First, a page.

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With Nets Camp Looming, Will This Be The Year Claxton Unleashes Untapped Potential As A Scorer?
With apologies to the Dos Equis commercial writers—and to Nets rising star Mikal Bridges--the most interesting man who will be heading to Brooklyn for training camp in two weeks is Nic Claxton. You could also argue that the Nets center is their most indispensable player for the coming season.
While it’s true that the Nets would struggle for wins if either player were lost for an extended period, at least the club has other options at Bridges’ position (besides the fact that he hasn’t missed a game since high school, so, knock on wood, this point should be moot). The combination of Cam Johnson, Royce O’Neale, among others, could hold down the fort on the wings, albeit with significantly worse scoring efficiency.
That’s not the Nets’ situation at the five, where it’s Claxton and a bunch of square pegs Head Coach Jacque Vaughn will likely attempt to fit into that round hole. Again. Like last season, none of Vaughn’s other candidates are natural NBA centers, never mind coming close to offering Claxton’s defensive versatility.
In case Vaughn had any notions, Ben Simmons appeared to put a kibosh on renewing the experiment with using him as the backup five during his interview with FOX5’s Tina Cervasio on Monday. He emphatically stated, “I’m a point guard.”
Other than wondering what Spencer Dinwiddie, last season’s starting PG who holds himself in a fairly high regard, thought of that remark, I didn’t entirely disagree with Simmons’ view--provided, of course, that he is fully recovered both physically (back surgery rehab) and mentally (an aversion to getting fouled), which is a believe-it-when-we-see-it caveat. Simmons, though, is more of the facilitator-type with exquisite passing skills that the position demands while Dinwiddie’s most efficient work product came when he played off the ball next to Dallas’ Luka Doncic. The one thing we know about Simmons is that he won’t be pounding the rock for 15 seconds before pulling up to hoist a step-back three-pointer that has like a 28% chance of going down.
The Nets’ conundrum, though, is that Claxton is also a non-shooter from outside the paint—during his first four pro seasons per NBA.com, he has converted on 5-of-14 (35.7%) mid-range attempts and 2-of-14 (14.3%) three-pointers—so Simmons will often find his driving lanes clogged if both share the floor. The cringeworthiness of Simmons calling Claxton up to set a high screen would be off the charts—you might see the rare double-drop pick-and-roll coverage, with one defender going under the screen and Claxton’s man dropping further into the paint.
As is the case with many of today’s NBA players—whether it’s Simmons, Claxton or the Knicks’ bricklaying center Mitchell Robinson, you can often find them hitting the gym hard over the summer to work on skill development, especially distance shooting. Unfortunately, for many reasons, the stellar practice reps that the public views on these players’ social media accounts don’t always translate into the ensuing league games.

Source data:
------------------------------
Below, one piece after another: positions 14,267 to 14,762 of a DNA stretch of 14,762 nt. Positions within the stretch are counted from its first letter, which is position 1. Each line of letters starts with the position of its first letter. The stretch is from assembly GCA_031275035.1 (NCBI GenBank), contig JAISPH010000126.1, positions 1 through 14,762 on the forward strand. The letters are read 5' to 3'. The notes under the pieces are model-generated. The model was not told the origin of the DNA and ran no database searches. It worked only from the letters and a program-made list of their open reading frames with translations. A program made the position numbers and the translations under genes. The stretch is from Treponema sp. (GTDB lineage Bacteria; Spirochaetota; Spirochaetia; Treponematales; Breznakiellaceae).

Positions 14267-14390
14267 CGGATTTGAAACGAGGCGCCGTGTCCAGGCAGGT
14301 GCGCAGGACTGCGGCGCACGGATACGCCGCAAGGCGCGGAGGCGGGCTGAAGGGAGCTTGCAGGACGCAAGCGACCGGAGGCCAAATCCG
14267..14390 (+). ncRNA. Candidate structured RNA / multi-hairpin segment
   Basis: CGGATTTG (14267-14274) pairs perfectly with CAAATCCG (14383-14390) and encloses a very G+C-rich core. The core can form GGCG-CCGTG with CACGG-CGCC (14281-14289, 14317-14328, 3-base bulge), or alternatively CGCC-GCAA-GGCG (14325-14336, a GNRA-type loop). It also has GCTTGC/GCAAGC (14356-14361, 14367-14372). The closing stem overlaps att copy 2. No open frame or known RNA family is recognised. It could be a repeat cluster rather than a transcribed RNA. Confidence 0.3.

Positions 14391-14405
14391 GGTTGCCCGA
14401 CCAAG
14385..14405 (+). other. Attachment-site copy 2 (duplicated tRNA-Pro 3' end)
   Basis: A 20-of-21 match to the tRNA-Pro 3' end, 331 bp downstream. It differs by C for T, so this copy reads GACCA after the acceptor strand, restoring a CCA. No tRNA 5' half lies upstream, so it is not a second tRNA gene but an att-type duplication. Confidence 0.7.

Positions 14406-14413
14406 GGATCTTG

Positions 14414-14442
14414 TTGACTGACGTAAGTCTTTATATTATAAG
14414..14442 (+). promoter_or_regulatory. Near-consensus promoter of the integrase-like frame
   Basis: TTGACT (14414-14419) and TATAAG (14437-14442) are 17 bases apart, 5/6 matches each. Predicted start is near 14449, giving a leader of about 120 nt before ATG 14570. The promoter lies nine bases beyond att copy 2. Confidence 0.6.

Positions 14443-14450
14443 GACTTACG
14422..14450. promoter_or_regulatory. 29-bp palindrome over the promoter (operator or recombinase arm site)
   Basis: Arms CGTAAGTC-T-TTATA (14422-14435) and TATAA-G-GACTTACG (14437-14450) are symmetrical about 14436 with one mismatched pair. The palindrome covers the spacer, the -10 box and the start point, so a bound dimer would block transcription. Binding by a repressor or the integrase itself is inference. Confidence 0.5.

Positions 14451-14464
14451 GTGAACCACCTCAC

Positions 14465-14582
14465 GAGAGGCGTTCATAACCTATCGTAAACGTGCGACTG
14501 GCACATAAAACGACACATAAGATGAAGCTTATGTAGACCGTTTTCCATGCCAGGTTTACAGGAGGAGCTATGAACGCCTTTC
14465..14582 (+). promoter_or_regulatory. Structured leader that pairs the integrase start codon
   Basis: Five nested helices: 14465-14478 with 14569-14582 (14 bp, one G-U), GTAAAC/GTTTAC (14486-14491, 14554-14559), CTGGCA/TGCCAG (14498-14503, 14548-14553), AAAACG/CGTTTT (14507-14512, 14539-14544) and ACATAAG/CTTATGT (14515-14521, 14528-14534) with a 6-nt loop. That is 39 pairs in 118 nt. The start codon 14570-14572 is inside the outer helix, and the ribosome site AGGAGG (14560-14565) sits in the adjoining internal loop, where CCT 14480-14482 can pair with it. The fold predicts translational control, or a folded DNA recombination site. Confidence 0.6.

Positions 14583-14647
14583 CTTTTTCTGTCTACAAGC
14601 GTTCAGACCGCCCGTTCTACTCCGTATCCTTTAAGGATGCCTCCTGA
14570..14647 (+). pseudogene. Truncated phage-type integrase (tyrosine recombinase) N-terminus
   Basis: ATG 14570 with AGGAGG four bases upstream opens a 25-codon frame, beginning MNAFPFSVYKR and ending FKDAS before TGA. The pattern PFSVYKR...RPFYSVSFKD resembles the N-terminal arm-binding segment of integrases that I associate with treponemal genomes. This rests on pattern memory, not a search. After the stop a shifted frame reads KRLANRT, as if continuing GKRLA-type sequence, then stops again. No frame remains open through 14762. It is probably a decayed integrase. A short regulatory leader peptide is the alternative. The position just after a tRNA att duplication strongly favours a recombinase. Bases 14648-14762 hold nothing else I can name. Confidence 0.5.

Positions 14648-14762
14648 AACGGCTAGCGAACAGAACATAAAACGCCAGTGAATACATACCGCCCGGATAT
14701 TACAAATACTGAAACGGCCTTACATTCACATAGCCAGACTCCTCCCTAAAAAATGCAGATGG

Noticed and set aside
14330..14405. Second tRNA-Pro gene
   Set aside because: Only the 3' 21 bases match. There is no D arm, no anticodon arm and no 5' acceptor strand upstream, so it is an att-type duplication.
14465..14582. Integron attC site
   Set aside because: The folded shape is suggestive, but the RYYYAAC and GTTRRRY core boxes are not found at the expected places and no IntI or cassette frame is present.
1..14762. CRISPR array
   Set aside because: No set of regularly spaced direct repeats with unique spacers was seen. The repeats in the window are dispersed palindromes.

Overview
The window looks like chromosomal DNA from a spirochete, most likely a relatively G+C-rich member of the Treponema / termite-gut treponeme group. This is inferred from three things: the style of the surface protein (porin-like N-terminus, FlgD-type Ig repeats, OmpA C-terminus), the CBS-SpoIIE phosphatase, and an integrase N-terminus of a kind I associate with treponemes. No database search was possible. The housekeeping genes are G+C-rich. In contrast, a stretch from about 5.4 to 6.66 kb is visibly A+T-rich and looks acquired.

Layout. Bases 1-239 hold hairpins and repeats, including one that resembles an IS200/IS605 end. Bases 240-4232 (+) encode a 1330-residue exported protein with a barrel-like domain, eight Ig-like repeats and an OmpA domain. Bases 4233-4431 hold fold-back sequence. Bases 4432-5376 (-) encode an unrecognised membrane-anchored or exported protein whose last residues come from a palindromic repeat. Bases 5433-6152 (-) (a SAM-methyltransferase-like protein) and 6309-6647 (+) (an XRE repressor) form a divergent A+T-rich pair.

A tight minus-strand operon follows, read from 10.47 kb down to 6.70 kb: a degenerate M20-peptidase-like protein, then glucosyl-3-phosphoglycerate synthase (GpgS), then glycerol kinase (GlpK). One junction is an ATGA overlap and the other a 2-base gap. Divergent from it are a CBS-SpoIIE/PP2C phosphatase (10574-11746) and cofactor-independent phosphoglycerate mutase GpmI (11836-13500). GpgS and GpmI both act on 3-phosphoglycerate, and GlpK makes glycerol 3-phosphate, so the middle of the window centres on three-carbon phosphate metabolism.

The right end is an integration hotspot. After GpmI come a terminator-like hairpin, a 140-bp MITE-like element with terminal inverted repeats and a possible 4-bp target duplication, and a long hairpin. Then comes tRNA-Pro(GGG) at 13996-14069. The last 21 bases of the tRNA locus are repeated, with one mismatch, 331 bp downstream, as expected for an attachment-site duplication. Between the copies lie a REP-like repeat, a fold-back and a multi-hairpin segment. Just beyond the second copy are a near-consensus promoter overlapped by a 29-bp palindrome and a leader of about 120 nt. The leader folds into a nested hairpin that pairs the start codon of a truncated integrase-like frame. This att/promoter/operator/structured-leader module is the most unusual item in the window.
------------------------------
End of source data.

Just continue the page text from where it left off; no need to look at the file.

Nets fans have always had high hopes that Claxton would add such a crucial dimension to his game. Though he didn’t shoot the lights out (30.2%) from the three-point collegiate distances during his two seasons at Georgia, many scouts highlighted his potential as a perimeter contributor, like a poor man’s Chris Bosh. During his rookie season, Claxton was sent down to G League Long Island for nine games, where he knocked down 10-of-18 (55.6%) from deep.
However, Claxton never built up the confidence to carry that stroke over to Brooklyn, as evidenced by the paltry totals above. On the other hand, he did lead the league in field goal percentage at 70.5% last season, thanks to his improved finishing around the basket, from jump hooks to driving layups.
Imagine, though, if Claxton comes into camp and starts demonstrating an improved range. What a boost it would give to Brooklyn’s offensive game plans. He has X million reasons to try, as he is on an expiring contract and headed for unrestricted free agency if an extension deal with Brooklyn isn’t reached. If you look at the top ten highest-paid centers for next season, per spotrac.com, all but Minnesota’s Rudy Gobert can stretch the floor, even if guys like Anthony Davis, Bam Adebayo, and Deandre Ayton stop just a little inside the three-point arc.
Of course, Claxton’s greatest value will still rest with his defense, where his length, agility, timing, and leaping ability allows him to guard opposing ballhandlers on the perimeter and big men in the post, all the while diagnosing the play to be in position to offer help in blocking or altering shots near the rim. My only quibble is that he should have averaged more than 6.8 defensive rebounds per game last season while his team grabbed fewer than 70% of available rebounds with him on the court. As he continues to add strength every offseason, he could conceivably improve in this area as well.
Claxton has already given Brooklyn way more than your average second-round pick (No. 31 overall), but when you watch him play, you just feel that higher levels are right around the corner.
With Brooklyn’s demolition of their superstar era, all they have left to offer fans this season is a bunch of interesting pieces. Considering his potential for another big leap, Claxton tops my list of most interesting.